To find \(\beta\), apply the inverse sine function. The inverse sine will produce a single result, but keep in mind that there may be two values for \(\beta\). It is important to verify the result, as there may be two viable solutions, only one solution (the usual case), or no solutions.

    \[\begin{align*} \beta&= {\sin}^{-1}\left(\dfrac{9 \sin(85^{\circ})}{12}\right)\\ \beta&\approx {\sin}^{-1} (0.7471)\\ \beta&\approx 48.3^{\circ} \end{align*}\]

    In this case, if we subtract \(\beta\) from \(180°\), we find that there may be a second possible solution. Thus, \(\beta=180°−48.3°≈131.7°\). To check the solution, subtract both angles, \(131.7°\) and \(85°\), from \(180°\). This gives

    \[\begin{align*} \alpha&= 180^{\circ}-85^{\circ}-131.7^{\circ}\\ &\approx -36.7^{\circ} \end{align*}\]

    which is impossible, and so \(\beta≈48.3°\).

    To find the remaining missing values, we calculate \(\alpha=180°−85°−48.3°≈46.7°\). Now, only side \(a\) is needed. Use the Law of Sines to solve for \(a\) by one of the proportions.

    \[\begin{align*} \dfrac{\sin(85°)}{12}&= \dfrac{\sin(46.7^{\circ})}{a}\\ a\dfrac{\sin(85^{\circ})}{12}&= \sin(46.7^{\circ})\\ a&=\dfrac{12\sin(46.7^{\circ})}{\sin(85^{\circ})}\\ &\approx 8.8 \end{align*}\]

    The complete set of solutions for the given triangle is

    \(\begin{matrix} \alpha\approx 46.7^{\circ} & a\approx 8.8\\ \beta\approx 48.3^{\circ} & b=9\\ \gamma=85^{\circ} & c=12 \end{matrix}\)

    Exercise \(\PageIndex{3}\)

    Given \(\alpha=80°\), \(a=100\), \(b=10\), find the missing side and angles. If there is more than one possible solution, show both. Round your answers to the nearest tenth.

    Answer

    \(\beta≈5.7°\), \(\gamma≈94.3°\), \(c≈101.3\)

    Example \(\PageIndex{4}\): Finding the Triangles That Meet the Given Criteria

    Find all possible triangles if one side has length \(4\) opposite an angle of \(50°\), and a second side has length \(10\).

    Solution

    Using the given information, we can solve for the angle opposite the side of length \(10\). See Figure \(\PageIndex{14}\).

    \[\begin{align*} \dfrac{\sin \alpha}{10}&= \dfrac{\sin(50^{\circ})}{4}\\ \sin \alpha&= \dfrac{10 \sin(50^{\circ})}{4}\\ \sin \alpha&\approx 1.915 \end{align*}\]

    An incomplete triangle. One side has length 4 opposite a 50 degree angle, and a second side has length 10 opposite angle a. The side of length 4 is too short to reach the side of length 10, so there is no third angle.
    Figure \(\PageIndex{14}\)

    We can stop here without finding the value of \(\alpha\). Because the range of the sine function is \([ −1,1 ]\), it is impossible for the sine value to be \(1.915\). In fact, inputting \({\sin}^{−1}(1.915)\) in a graphing calculator generates an ERROR DOMAIN. Therefore, no triangles can be drawn with the provided dimensions.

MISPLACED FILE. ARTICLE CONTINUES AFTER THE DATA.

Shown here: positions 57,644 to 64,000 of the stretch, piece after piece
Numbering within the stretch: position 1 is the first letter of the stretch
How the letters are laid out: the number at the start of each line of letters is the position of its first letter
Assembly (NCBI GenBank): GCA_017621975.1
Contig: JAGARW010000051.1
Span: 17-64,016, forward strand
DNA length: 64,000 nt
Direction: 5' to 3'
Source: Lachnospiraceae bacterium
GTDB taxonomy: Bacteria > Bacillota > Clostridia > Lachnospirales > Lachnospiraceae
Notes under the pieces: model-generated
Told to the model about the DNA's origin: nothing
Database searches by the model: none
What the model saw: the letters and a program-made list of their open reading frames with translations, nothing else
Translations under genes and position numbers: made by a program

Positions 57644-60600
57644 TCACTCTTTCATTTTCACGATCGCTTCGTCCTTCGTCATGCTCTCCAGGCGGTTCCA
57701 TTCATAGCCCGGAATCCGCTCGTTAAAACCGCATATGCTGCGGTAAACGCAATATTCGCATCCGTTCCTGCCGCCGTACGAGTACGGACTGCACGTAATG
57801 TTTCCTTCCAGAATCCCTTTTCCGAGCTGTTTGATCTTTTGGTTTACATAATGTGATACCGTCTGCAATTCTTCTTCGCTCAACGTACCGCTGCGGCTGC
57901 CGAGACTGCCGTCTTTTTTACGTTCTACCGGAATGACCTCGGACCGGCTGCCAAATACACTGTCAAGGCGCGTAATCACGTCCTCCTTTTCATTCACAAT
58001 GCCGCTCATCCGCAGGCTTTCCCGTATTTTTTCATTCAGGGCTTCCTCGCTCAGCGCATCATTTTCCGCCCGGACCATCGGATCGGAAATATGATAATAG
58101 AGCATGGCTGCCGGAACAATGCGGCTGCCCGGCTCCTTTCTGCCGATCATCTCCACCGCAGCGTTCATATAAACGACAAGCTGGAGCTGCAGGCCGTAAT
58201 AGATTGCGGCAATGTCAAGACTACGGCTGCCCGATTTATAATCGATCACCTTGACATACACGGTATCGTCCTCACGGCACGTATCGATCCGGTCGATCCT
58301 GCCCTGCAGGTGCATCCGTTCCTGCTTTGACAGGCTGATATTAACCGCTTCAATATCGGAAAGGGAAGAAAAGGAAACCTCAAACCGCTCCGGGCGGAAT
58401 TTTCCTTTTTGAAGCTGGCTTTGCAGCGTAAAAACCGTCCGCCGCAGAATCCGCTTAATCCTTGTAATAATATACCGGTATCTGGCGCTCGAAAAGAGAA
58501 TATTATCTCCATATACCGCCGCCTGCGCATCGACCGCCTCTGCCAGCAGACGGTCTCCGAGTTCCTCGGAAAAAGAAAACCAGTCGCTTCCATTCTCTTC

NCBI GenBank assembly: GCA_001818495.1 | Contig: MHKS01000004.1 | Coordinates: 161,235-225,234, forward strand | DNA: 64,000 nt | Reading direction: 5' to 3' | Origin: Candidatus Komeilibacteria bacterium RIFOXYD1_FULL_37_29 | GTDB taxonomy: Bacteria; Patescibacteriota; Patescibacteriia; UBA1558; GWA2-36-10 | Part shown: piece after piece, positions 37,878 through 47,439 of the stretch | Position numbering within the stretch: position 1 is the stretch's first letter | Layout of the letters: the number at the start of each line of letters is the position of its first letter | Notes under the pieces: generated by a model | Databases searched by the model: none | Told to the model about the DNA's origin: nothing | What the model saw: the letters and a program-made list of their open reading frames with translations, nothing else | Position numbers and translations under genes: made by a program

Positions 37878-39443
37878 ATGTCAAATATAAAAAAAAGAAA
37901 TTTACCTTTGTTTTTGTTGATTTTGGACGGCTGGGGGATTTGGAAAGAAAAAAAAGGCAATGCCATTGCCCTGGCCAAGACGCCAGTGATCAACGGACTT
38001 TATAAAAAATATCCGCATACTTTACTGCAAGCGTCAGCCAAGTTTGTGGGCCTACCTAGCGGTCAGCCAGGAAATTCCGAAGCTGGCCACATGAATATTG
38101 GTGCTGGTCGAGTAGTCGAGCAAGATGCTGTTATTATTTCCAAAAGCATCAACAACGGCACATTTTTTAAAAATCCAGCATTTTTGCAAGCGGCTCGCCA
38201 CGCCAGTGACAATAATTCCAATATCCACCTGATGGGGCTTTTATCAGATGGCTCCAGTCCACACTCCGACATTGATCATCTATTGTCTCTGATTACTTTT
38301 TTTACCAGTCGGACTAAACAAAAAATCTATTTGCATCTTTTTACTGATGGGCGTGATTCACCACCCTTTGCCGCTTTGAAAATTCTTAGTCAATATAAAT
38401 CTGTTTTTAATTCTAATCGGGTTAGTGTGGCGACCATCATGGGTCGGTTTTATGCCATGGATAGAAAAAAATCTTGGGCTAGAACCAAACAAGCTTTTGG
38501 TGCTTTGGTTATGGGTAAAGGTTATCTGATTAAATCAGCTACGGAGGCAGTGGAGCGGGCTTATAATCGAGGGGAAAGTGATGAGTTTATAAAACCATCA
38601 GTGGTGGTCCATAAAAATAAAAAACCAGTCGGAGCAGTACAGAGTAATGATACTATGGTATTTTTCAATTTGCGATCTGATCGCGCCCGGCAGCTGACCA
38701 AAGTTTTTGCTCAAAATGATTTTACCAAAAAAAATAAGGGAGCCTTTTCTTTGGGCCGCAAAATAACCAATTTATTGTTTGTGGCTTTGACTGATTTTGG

Exercise \(\PageIndex{4}\)

    Determine the number of triangles possible given \(a=31\), \(b=26\), \(\beta=48°\).

    Answer

    two

    Finding the Area of an Oblique Triangle Using the Sine Function

    Now that we can solve a triangle for missing values, we can use some of those values and the sine function to find the area of an oblique triangle. Recall that the area formula for a triangle is given as \(Area=\dfrac{1}{2}bh\), where \(b\) is base and \(h\) is height. For oblique triangles, we must find \(h\) before we can use the area formula. Observing the two triangles in Figure \(\PageIndex{15}\), one acute and one obtuse, we can drop a perpendicular to represent the height and then apply the trigonometric property \(\sin \alpha=\dfrac{opposite}{hypotenuse}\) to write an equation for area in oblique triangles. In the acute triangle, we have \(\sin \alpha=\dfrac{h}{c}\) or \(c \sin \alpha=h\). However, in the obtuse triangle, we drop the perpendicular outside the triangle and extend the base \(b\) to form a right triangle. The angle used in calculation is \(\alpha′\), or \(180−\alpha\).

    Two oblique triangles with standard labels. Both have a dotted altitude line h extended from angle beta to the horizontal base side b. In the first, which is an acute triangle, the altitude is within the triangle. In the second, which is an obtuse triangle, the altitude h is outside of the triangle.
    Figure \(\PageIndex{15}\)

    Thus,

    \(Area=\dfrac{1}{2}(base)(height)=\dfrac{1}{2}b(c \sin \alpha)\)

    Similarly,

    \(Area=\dfrac{1}{2}a(b \sin \gamma)=\dfrac{1}{2}a(c \sin \beta)\)

    Note: AREA OF AN OBLIQUE TRIANGLE

    The formula for the area of an oblique triangle is given by

    \[Area=\dfrac{1}{2}bc \sin \alpha\]            

    \[Area=\dfrac{1}{2}ac \sin \beta\]            

    \[Area=\dfrac{1}{2}ab \sin \gamma\]

    This is equivalent to one-half of the product of two sides and the sine of their included angle.

    Example \(\PageIndex{5}\): Finding the Area of an Oblique Triangle

    Find the area of a triangle with sides \(a=90\), \(b=52\), and angle \(\gamma=102°\). Round the area to the nearest integer.